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Harrell, Stoebner & Russell, P.C. - business law
Call To Schedule A Consultation: 254-935-3036

Due to precautions related to COVID-19, we have expanded our options for remote consultations. Please contact our office to discuss whether a full phone consultation or video conference is appropriate for your situation.

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What must you prove in a wrongful death suit?

| Nov 29, 2020 | Wrongful Death |

If your spouse, child or parent died as the result of someone’s negligence or wrongdoing, you have the right to sue the responsible person for your loved one’s wrongful death. 

As FindLaw explains, wrongful deaths can result from a wide range of situations, including the following: 

  • Motor vehicle accidents 
  • Workplace accidents 
  • Premises liability accidents 
  • Medical malpractice 
  • Nursing home abuse and neglect 

Elements of proof

In Texas, you must prove the following to win your wrongful death suit: 

  • The defendant owed your loved one a legal duty. 
  • He or she breached that duty. 
  • The breach caused your loved one to suffer an injury that resulted in his or her death. 
  • You sustained monetary damages because of the death.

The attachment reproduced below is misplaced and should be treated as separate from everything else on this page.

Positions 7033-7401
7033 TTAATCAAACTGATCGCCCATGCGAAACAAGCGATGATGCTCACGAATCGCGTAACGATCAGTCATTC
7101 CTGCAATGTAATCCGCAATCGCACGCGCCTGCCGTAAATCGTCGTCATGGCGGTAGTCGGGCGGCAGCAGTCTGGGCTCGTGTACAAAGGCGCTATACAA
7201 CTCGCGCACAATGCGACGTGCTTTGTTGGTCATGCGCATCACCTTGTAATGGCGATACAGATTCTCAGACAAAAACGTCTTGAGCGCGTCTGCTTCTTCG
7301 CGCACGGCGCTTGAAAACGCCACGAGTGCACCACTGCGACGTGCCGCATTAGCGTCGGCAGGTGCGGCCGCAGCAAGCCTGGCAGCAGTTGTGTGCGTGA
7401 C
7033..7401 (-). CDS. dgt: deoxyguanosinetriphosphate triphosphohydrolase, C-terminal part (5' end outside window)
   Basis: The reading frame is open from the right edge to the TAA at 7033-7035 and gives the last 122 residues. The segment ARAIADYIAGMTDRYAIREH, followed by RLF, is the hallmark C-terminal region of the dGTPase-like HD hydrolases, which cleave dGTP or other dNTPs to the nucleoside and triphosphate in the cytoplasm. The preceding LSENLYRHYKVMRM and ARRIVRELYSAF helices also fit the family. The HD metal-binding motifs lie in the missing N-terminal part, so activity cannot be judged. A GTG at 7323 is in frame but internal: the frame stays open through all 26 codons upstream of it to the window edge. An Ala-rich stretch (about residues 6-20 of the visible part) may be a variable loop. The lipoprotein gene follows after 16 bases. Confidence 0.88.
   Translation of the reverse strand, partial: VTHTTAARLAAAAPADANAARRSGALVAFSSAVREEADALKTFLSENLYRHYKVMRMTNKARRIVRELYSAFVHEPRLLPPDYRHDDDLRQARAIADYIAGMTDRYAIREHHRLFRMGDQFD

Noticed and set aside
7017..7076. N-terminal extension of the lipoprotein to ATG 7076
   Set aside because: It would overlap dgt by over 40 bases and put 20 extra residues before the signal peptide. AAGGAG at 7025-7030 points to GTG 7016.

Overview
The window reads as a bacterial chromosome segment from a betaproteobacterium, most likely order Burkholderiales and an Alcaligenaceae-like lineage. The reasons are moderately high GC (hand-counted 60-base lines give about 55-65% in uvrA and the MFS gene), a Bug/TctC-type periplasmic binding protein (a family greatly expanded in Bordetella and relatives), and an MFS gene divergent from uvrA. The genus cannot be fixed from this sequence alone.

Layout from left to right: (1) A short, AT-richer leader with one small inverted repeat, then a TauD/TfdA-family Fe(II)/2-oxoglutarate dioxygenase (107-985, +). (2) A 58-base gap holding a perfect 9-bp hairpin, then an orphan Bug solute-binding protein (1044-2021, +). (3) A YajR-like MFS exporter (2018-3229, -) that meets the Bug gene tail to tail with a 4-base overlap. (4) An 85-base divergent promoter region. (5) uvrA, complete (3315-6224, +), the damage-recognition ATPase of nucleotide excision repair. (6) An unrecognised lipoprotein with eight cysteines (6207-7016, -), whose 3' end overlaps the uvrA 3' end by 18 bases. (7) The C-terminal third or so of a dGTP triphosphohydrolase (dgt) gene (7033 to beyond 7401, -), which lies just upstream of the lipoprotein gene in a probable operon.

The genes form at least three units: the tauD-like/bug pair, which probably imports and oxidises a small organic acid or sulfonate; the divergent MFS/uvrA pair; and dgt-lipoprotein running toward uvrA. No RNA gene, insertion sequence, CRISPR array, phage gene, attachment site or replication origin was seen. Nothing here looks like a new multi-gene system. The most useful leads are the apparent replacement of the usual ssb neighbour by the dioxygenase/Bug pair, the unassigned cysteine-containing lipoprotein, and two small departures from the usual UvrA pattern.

Damage types

You can expect to receive both economic and noneconomic damages if you win your suit. Economic damages are those to which you can easily attach a dollar value, such as your loved one’s medical and funeral expenses and loss of income. Noneconomic damages are subjective losses you suffered as a result of your loved one’s death, such as your emotional anguish and the loss of his or her love and companionship. 

Occasionally, Texas courts also award exemplary, i.e., punitive, damages in wrongful death actions. To receive these damages above your economic and noneconomic damages, you will need to prove that the defendant acted willfully or with gross negligence in causing your loved one’s death. 

Unlike in a criminal trial, however, where the prosecutor must prove guilt beyond a reasonable doubt, you need to prove your allegations only by a preponderance of the evidence. In other words, you must convince the court that it is more likely than not that the defendant committed the alleged acts. 

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